Skip to main content

News & Events

Real-time parking availability? There’s an app for that


December 13, 2021

Delivery drivers spend a significant amount of time doing something other than delivering packages: searching for parking. But that may change one day soon, thanks to a team of researchers that has developed a real-time parking availability app.

A screenshot of the parking app

A parking app shows available curbside parking in the Belltown neighborhood. Green indicates available parking and red identifies spaces that are already taken.

“The idea is that if drivers had this information, they could make better and more efficient decisions about parking and routing,” says Supply Chain Transportation and Logistics Center (SCTL) Director and Professor Anne Goodchild. “The crux of their job is finding parking and making quick deliveries, yet they have no visibility into parking availability.”

As part of a multi-pronged approach to improve the “final 50 feet” of the goods delivery system, which is when delivery drivers must locate both parking and customers, a team of researchers in SCTL’s Urban Freight Lab oversaw the development of the parking app. The researchers are currently evaluating the technology to determine how it may benefit delivery drivers, as well as reduce traffic congestion and carbon emissions. The project is funded by a three-year U.S. Department of Energy grant, which is now in its final year.

Testing the technology

a city street

More than 270 electromagnetic sensors were installed every 10 feet in the curb lane in Belltown.

Available since January 2021, the app provides real-time parking data for two locations in the Seattle area. The primary location for the study is downtown Seattle’s Belltown neighborhood, where more than 270 electromagnetic sensors were installed every 10 feet in the curb lane. On a smaller scale, several camera-based sensors were installed in Bellevue.

“None of the carriers have real-time curb visibility — this is new technology,” Goodchild says.

The researchers are currently analyzing data collected last summer when they rode along with delivery drivers. The researchers also solicited input via focus groups with Urban Freight Lab partners, which includes parcel and goods delivery companies.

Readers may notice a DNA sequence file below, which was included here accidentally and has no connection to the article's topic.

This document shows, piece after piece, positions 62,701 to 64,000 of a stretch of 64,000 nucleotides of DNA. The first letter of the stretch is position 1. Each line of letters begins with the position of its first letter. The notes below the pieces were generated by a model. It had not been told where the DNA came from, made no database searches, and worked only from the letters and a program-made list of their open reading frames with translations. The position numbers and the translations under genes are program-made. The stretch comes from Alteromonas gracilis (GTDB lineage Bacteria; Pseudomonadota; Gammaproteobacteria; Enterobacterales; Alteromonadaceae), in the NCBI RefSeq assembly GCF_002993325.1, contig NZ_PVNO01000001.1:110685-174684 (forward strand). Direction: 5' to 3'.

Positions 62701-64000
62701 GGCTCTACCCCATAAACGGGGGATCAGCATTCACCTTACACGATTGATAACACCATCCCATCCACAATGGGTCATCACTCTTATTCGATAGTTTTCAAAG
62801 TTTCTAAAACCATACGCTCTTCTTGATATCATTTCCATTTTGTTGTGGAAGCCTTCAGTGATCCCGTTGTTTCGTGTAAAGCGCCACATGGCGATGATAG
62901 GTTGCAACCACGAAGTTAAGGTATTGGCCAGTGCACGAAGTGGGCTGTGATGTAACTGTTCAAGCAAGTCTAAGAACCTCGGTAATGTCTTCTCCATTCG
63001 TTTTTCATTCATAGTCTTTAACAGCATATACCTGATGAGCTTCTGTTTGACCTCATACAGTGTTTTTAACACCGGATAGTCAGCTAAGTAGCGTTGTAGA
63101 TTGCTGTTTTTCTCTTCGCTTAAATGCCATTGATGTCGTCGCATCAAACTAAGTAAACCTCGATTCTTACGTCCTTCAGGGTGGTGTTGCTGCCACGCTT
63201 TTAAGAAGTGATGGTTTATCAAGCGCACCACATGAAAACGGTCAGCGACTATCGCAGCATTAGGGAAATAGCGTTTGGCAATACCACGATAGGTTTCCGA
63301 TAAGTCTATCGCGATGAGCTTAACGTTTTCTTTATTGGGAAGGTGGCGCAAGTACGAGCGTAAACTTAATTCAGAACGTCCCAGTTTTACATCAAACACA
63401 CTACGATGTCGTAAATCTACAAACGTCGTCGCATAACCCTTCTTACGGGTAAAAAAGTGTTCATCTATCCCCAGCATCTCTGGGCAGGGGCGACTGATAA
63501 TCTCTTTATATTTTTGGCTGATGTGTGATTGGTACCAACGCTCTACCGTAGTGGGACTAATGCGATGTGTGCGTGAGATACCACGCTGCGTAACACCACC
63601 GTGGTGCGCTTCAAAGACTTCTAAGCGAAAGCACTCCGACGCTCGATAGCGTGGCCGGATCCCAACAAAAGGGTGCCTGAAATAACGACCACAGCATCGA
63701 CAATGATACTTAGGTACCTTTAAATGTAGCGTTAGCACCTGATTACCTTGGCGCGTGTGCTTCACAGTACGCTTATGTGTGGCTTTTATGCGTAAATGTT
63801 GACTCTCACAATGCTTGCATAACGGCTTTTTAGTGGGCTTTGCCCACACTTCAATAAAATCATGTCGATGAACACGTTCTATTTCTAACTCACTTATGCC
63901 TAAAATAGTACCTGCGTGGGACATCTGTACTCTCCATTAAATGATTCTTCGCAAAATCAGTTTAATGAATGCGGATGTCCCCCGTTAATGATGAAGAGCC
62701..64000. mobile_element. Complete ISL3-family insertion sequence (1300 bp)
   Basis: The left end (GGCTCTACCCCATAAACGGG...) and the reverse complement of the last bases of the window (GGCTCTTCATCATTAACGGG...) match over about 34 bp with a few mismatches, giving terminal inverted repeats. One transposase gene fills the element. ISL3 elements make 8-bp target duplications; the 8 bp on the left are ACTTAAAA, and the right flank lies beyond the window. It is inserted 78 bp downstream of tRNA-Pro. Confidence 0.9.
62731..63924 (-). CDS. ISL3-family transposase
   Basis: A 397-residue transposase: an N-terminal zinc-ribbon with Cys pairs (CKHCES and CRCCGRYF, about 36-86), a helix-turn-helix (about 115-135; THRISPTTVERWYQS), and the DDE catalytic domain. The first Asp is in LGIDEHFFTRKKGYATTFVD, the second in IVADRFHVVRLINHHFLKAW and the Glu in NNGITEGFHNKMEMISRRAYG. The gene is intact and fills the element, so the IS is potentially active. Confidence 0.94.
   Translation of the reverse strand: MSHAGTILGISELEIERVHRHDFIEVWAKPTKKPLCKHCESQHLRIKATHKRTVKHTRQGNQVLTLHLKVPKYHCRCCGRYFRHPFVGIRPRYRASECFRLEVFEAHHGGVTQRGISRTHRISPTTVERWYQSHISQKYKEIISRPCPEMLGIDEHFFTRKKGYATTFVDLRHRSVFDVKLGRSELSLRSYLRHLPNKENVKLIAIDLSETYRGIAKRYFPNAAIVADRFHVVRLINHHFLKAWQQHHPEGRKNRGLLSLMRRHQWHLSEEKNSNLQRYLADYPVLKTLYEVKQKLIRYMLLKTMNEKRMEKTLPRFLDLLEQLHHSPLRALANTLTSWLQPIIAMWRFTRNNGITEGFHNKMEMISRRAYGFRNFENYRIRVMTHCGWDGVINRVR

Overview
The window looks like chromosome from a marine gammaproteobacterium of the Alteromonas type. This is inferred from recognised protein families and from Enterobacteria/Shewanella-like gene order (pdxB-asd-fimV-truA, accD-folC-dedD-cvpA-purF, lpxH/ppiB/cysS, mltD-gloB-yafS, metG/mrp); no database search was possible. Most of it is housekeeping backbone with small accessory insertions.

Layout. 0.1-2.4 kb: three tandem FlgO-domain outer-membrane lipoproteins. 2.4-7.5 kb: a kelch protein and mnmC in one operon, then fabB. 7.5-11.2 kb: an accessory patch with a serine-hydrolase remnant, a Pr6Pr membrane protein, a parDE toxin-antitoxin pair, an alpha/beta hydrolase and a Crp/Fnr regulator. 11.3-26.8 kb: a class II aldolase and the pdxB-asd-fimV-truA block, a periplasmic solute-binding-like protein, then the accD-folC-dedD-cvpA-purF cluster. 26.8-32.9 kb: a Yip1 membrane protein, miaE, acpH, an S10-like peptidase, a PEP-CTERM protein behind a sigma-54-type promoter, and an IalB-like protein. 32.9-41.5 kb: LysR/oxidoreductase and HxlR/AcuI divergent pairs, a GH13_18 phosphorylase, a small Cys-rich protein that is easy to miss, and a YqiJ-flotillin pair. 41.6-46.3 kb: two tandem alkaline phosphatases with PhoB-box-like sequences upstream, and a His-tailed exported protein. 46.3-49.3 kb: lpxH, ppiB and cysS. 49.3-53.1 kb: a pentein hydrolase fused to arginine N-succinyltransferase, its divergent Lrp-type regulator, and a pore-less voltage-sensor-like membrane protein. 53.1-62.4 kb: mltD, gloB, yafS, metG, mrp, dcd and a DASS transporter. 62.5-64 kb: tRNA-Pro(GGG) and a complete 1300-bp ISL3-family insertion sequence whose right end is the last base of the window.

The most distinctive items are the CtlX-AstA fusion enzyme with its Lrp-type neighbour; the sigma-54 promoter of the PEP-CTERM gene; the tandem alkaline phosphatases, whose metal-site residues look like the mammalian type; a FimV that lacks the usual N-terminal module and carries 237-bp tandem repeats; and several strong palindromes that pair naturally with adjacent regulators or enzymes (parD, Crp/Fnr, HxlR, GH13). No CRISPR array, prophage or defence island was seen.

“The experiment we did was quite fun. We got fake packages and a randomly generated list of delivery addresses in the study area,” says postdoctoral research associate Giacomo Dalla Chiara. “Some of the drivers used the app and others used only the visibility of the curb to find available parking.”

Inspired by data

a city street

Curb availability data is sent to the cloud in real-time through a gateway.

The idea to develop the app was inspired by a recent study conducted by Dalla Chiara and Goodchild, which revealed that almost 30% of a commercial vehicle’s driving time is spent cruising for parking — when drivers circle around their destination searching for parking.

“We quantified how inefficient the current system is, which was the motivation for this solution,” Goodchild says. “Commercial vehicle drivers have different behaviors and decision-making criteria. They are trying to park quickly and we see the consequences of that when they park in places we don’t want them to park, sometimes obstructing traffic.”

For the study, the researchers investigated 2,900 trips performed by a fleet of commercial vehicles delivering and picking up parcels in downtown Seattle. They recorded an average estimated parking cruising time of 2.3 minutes per trip, which accounted for about 28% of total trip time.

Sparking solutions

Since the researchers are primarily focused on developing a proof-of-concept solution, they hope the technology will be a catalyst for public and private sector solutions and continued development. This may include rolling the technology out to commercial carrier companies.

“Our purpose is to evaluate the potential for this type of solution to benefit regional transportation and reduce carbon emissions,” Goodchild says.